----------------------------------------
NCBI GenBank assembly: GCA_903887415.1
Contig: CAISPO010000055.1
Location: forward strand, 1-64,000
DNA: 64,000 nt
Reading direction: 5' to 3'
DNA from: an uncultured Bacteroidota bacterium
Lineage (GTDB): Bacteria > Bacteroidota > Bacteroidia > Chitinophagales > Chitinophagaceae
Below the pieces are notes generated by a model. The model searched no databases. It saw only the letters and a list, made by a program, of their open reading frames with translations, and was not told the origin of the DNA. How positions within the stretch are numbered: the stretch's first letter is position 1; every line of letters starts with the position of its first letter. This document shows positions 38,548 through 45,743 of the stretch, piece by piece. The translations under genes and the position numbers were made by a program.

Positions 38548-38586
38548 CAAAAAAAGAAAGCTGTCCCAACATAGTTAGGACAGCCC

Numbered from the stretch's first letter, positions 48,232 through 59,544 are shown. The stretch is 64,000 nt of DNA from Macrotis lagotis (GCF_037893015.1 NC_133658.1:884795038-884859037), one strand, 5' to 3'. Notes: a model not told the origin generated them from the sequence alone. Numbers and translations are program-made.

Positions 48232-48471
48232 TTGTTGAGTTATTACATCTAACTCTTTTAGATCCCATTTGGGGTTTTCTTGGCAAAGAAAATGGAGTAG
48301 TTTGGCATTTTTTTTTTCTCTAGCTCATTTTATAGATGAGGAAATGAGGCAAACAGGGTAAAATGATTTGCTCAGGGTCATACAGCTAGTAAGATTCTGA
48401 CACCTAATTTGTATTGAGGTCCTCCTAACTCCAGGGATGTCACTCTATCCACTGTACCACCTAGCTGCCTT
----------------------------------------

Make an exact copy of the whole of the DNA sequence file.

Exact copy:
NCBI GenBank assembly: GCA_903887415.1
Contig: CAISPO010000055.1
Location: forward strand, 1-64,000
DNA: 64,000 nt
Reading direction: 5' to 3'
DNA from: an uncultured Bacteroidota bacterium
Lineage (GTDB): Bacteria > Bacteroidota > Bacteroidia > Chitinophagales > Chitinophagaceae
Below the pieces are notes generated by a model. The model searched no databases. It saw only the letters and a list, made by a program, of their open reading frames with translations, and was not told the origin of the DNA. How positions within the stretch are numbered: the stretch's first letter is position 1; every line of letters starts with the position of its first letter. This document shows positions 38,548 through 45,743 of the stretch, piece by piece. The translations under genes and the position numbers were made by a program.

Positions 38548-38586
38548 CAAAAAAAGAAAGCTGTCCCAACATAGTTAGGACAGCCC

Numbered from the stretch's first letter, positions 48,232 through 59,544 are shown. The stretch is 64,000 nt of DNA from Macrotis lagotis (GCF_037893015.1 NC_133658.1:884795038-884859037), one strand, 5' to 3'. Notes: a model not told the origin generated them from the sequence alone. Numbers and translations are program-made.

Positions 48232-48471
48232 TTGTTGAGTTATTACATCTAACTCTTTTAGATCCCATTTGGGGTTTTCTTGGCAAAGAAAATGGAGTAG
48301 TTTGGCATTTTTTTTTTCTCTAGCTCATTTTATAGATGAGGAAATGAGGCAAACAGGGTAAAATGATTTGCTCAGGGTCATACAGCTAGTAAGATTCTGA
48401 CACCTAATTTGTATTGAGGTCCTCCTAACTCCAGGGATGTCACTCTATCCACTGTACCACCTAGCTGCCTT